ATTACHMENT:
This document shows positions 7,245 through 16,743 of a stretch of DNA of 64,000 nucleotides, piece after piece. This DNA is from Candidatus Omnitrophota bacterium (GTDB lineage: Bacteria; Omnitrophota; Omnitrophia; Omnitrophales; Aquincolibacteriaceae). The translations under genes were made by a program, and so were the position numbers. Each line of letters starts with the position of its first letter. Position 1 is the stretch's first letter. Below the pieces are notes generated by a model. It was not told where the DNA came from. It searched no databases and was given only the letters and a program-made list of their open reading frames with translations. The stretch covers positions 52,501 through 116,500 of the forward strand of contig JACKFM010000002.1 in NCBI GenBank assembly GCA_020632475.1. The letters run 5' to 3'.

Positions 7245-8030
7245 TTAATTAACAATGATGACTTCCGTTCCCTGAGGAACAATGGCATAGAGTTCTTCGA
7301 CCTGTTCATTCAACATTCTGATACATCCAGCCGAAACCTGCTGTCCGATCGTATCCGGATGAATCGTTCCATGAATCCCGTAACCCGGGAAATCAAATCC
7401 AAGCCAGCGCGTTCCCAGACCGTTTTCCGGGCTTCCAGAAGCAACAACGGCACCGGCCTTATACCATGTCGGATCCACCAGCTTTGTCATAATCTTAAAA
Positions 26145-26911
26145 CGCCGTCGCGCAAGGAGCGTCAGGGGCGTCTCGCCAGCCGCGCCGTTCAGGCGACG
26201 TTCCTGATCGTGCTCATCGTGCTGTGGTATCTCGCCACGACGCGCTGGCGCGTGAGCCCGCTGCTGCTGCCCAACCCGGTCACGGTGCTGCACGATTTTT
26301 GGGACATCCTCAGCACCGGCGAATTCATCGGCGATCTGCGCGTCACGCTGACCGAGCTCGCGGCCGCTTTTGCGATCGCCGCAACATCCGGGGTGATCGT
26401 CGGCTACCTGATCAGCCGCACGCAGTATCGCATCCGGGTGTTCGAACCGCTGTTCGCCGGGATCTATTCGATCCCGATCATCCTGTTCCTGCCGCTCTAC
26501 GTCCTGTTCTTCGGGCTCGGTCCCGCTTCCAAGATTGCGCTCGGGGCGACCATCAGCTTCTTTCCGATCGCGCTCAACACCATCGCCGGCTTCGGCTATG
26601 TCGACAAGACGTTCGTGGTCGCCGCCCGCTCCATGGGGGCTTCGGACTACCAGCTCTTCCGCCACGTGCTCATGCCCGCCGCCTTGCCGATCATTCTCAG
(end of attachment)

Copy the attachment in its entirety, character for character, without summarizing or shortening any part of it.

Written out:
This document shows positions 7,245 through 16,743 of a stretch of DNA of 64,000 nucleotides, piece after piece. This DNA is from Candidatus Omnitrophota bacterium (GTDB lineage: Bacteria; Omnitrophota; Omnitrophia; Omnitrophales; Aquincolibacteriaceae). The translations under genes were made by a program, and so were the position numbers. Each line of letters starts with the position of its first letter. Position 1 is the stretch's first letter. Below the pieces are notes generated by a model. It was not told where the DNA came from. It searched no databases and was given only the letters and a program-made list of their open reading frames with translations. The stretch covers positions 52,501 through 116,500 of the forward strand of contig JACKFM010000002.1 in NCBI GenBank assembly GCA_020632475.1. The letters run 5' to 3'.

Positions 7245-8030
7245 TTAATTAACAATGATGACTTCCGTTCCCTGAGGAACAATGGCATAGAGTTCTTCGA
7301 CCTGTTCATTCAACATTCTGATACATCCAGCCGAAACCTGCTGTCCGATCGTATCCGGATGAATCGTTCCATGAATCCCGTAACCCGGGAAATCAAATCC
7401 AAGCCAGCGCGTTCCCAGACCGTTTTCCGGGCTTCCAGAAGCAACAACGGCACCGGCCTTATACCATGTCGGATCCACCAGCTTTGTCATAATCTTAAAA
Positions 26145-26911
26145 CGCCGTCGCGCAAGGAGCGTCAGGGGCGTCTCGCCAGCCGCGCCGTTCAGGCGACG
26201 TTCCTGATCGTGCTCATCGTGCTGTGGTATCTCGCCACGACGCGCTGGCGCGTGAGCCCGCTGCTGCTGCCCAACCCGGTCACGGTGCTGCACGATTTTT
26301 GGGACATCCTCAGCACCGGCGAATTCATCGGCGATCTGCGCGTCACGCTGACCGAGCTCGCGGCCGCTTTTGCGATCGCCGCAACATCCGGGGTGATCGT
26401 CGGCTACCTGATCAGCCGCACGCAGTATCGCATCCGGGTGTTCGAACCGCTGTTCGCCGGGATCTATTCGATCCCGATCATCCTGTTCCTGCCGCTCTAC
26501 GTCCTGTTCTTCGGGCTCGGTCCCGCTTCCAAGATTGCGCTCGGGGCGACCATCAGCTTCTTTCCGATCGCGCTCAACACCATCGCCGGCTTCGGCTATG
26601 TCGACAAGACGTTCGTGGTCGCCGCCCGCTCCATGGGGGCTTCGGACTACCAGCTCTTCCGCCACGTGCTCATGCCCGCCGCCTTGCCGATCATTCTCAG